Electronic Registration Information Center (ERIC)


The Electronic Registration Information Center (ERIC) was the brainchild of leftist attorney David Becker and was originally funded by George Soros via the Soros Open Society and Pew Charitable Trusts in 2012. 

ERIC acts as a voter registration drive with the goal of registering as many people as possible, under the guise of voter roll clean up. Washington state was a founding member along with six other states: Colorado, Delaware, Maryland, Nevada, Utah and Virginia. It has since grown to include 30 states and the WA DC. 

Known Issues

Louisiana recently suspended its participation in ERIC, among other reasons, because “partisan actors may have access to ERIC network data for political purposes.” ERIC is a real problem and has been the subject of several lawsuits including in Louisiana, Colorado, Michigan and WA DC by the Public Legal Interest Foundation (PILF). The ERIC Bylaws and agreements with the states violate federal law and the 1993 National Voter Registration Act by hiding election data information and prohibiting public inspection.    

How it “works”

Participating states upload various data sets containing residents’ personal information to the ERIC database, including the DOL data, social security data, voter registration data, and other sources containing everyone’s personal information.  

All participating states share their citizen’s (and non-citizen’s) information to this shared database. ERIC will then cross reference them to identify people who moved out of state, to a different county within the state, deceased voters. ERIC also provides one particularly valuable list of people who are eligible to vote but not yet registered.  

Eligible but not registered

Matter of fact, we know that WA SOS requested this report in September of 2020, 2 months before the election. According to the documents we have obtained, the reason for that report is to allow the county to send a letter to these people and encourage them to vote.

A list of people not registered but eligible comes in handy when you need to add people to the registration to cover the number of ballots reported; or pad the registration to add names to the ghost votes they inserted.  With multiple states sending their data, the names could be shared between the states, like an exchange program.  This would allow them to use real names on the registration, but who is going to look in other states to see if they voted? Especially those who aren’t even registered in their legal district.

Not required to act

Here is the problem with that:  There is no requirement to address the problematic voters identified by the program. There is no follow up conducted with the state to see what they really did with information. So, while it sounds harmless that they are sending letters to people who are not registered, there is no confirmation verifying that is all they used it for.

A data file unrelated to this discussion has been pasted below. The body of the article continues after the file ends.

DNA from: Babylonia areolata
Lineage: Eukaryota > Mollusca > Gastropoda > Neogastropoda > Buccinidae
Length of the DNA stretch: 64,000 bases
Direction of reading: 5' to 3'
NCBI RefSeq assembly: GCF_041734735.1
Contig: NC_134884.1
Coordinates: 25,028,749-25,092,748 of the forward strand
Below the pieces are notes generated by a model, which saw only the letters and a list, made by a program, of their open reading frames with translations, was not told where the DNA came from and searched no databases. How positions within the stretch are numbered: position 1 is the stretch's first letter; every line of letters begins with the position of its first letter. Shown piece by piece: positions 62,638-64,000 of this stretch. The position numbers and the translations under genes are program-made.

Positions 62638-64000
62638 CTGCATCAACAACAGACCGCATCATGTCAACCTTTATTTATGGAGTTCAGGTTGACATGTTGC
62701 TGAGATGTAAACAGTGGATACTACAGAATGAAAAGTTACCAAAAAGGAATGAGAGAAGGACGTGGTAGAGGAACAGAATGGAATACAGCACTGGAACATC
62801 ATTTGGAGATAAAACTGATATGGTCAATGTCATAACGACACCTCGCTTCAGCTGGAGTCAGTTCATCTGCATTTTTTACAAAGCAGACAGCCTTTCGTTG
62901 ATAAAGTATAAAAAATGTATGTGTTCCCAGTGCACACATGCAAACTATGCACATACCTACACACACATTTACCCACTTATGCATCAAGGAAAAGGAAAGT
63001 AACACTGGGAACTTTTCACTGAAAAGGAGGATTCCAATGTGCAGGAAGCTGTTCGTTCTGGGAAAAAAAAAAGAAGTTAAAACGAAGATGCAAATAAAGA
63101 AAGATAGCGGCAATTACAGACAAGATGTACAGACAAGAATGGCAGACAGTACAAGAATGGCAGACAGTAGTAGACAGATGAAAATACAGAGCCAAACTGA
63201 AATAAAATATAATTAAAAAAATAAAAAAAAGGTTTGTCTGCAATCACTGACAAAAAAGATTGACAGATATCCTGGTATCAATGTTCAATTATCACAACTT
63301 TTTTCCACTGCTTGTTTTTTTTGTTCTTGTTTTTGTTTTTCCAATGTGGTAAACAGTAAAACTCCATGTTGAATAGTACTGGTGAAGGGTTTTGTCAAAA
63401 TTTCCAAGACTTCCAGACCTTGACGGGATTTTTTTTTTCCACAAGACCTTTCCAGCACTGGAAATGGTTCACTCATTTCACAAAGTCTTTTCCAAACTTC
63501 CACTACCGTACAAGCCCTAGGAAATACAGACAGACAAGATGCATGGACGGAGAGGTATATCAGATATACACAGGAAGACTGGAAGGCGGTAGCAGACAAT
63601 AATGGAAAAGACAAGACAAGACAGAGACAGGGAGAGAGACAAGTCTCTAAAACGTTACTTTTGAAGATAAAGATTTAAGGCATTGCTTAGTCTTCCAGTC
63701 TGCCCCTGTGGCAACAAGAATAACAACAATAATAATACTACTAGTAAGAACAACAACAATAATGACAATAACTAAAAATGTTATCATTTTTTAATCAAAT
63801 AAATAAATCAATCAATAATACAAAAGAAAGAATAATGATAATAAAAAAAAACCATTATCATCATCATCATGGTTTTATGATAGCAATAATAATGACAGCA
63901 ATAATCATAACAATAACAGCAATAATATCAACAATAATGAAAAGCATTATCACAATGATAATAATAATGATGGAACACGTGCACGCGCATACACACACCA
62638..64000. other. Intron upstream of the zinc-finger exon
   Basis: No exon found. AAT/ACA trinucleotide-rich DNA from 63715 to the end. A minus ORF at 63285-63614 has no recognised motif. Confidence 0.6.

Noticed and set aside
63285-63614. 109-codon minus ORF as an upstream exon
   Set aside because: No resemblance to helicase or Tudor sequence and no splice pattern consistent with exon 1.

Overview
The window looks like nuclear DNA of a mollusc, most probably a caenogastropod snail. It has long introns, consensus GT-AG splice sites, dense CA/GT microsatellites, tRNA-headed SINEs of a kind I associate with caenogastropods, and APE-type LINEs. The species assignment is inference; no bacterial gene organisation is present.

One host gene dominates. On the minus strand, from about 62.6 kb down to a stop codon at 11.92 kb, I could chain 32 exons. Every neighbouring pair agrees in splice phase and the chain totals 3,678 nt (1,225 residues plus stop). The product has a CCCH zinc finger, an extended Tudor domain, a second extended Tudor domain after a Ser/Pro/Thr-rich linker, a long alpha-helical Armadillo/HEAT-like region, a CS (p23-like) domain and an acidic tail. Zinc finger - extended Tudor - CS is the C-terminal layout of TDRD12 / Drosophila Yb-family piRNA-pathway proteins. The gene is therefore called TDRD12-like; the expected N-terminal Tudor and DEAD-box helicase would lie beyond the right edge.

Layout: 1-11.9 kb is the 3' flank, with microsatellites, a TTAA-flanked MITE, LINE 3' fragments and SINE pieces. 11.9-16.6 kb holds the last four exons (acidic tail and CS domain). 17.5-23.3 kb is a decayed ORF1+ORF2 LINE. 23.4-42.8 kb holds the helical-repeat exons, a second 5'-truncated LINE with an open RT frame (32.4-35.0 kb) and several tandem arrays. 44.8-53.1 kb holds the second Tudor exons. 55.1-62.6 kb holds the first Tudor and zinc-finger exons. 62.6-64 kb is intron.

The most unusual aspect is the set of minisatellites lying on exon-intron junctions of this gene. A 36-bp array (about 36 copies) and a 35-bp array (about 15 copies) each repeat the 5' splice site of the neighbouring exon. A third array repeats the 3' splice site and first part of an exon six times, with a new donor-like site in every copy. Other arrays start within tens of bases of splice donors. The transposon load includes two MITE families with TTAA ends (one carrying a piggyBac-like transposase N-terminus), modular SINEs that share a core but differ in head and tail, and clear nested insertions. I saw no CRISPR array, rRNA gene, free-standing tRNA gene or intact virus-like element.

There is a rule in their bylaws which restricts the state from identifying the non-citizens included in the data. If they do not exclude those who are not legally able to vote when they send the data in, how can they be sure the list of eligible but not registered people are all really eligible?

Additionally, many immigrants come to this country and work very hard at obtaining citizenship. This is the legal route to citizenship. Most of which would not dare to jeopardize that. Yet their information is put at risk, and they could be penalized for casting an illegal ballot.

Requesting reports

States have to request that ERIC run the reports that they would like to receive. Each participating state is required to request at least one report per year. Once the states receive the reports, it is up to them what to do with it. For the report that is offered to identify voters who may have voted in two states, the state where the voter is believed to not be eligible to vote must contact the other state and work it out between themselves. If they so choose, that is.


Even though ERIC is loaded with data of various types from across the country, it doesn’t appear to be very effective for people who move out of state, even if both states are participating in the program. We personally know 3 people who lived in Washington for several years, all registered voters. They all moved to Florida, another ERIC member state. At this point, the voters have been in Florida for about 6 months. They are registered to vote there, got their driver’s licenses there, and are still registered in Washington with an active status.

(UPDATE: After about 7 months, they were removed from the registration. However we believe this is because we brought it to their attention and they took the steps to cancel their registration.)

Deceased voters

For 2018 ERIC reported that there were 42 deceased people, 41 in-state duplicates, and 134 cross-state duplicate voter registrations who participated in the election. We have reason to believe these numbers are much lower than the actual figures, based on our own discoveries within the VRDB.

We were provided some records from one county which showed hundreds of deceased people on the registration. ERIC failed to report these people in addition to the ones that moved out of state.

Other sources

There is some really good information on the Electronic Registration Information Center available HERE from the Gateway Pundit. It is actually a series they made when ERIC was making national news. Links to the other parts of the series is available at the bottom of the article.

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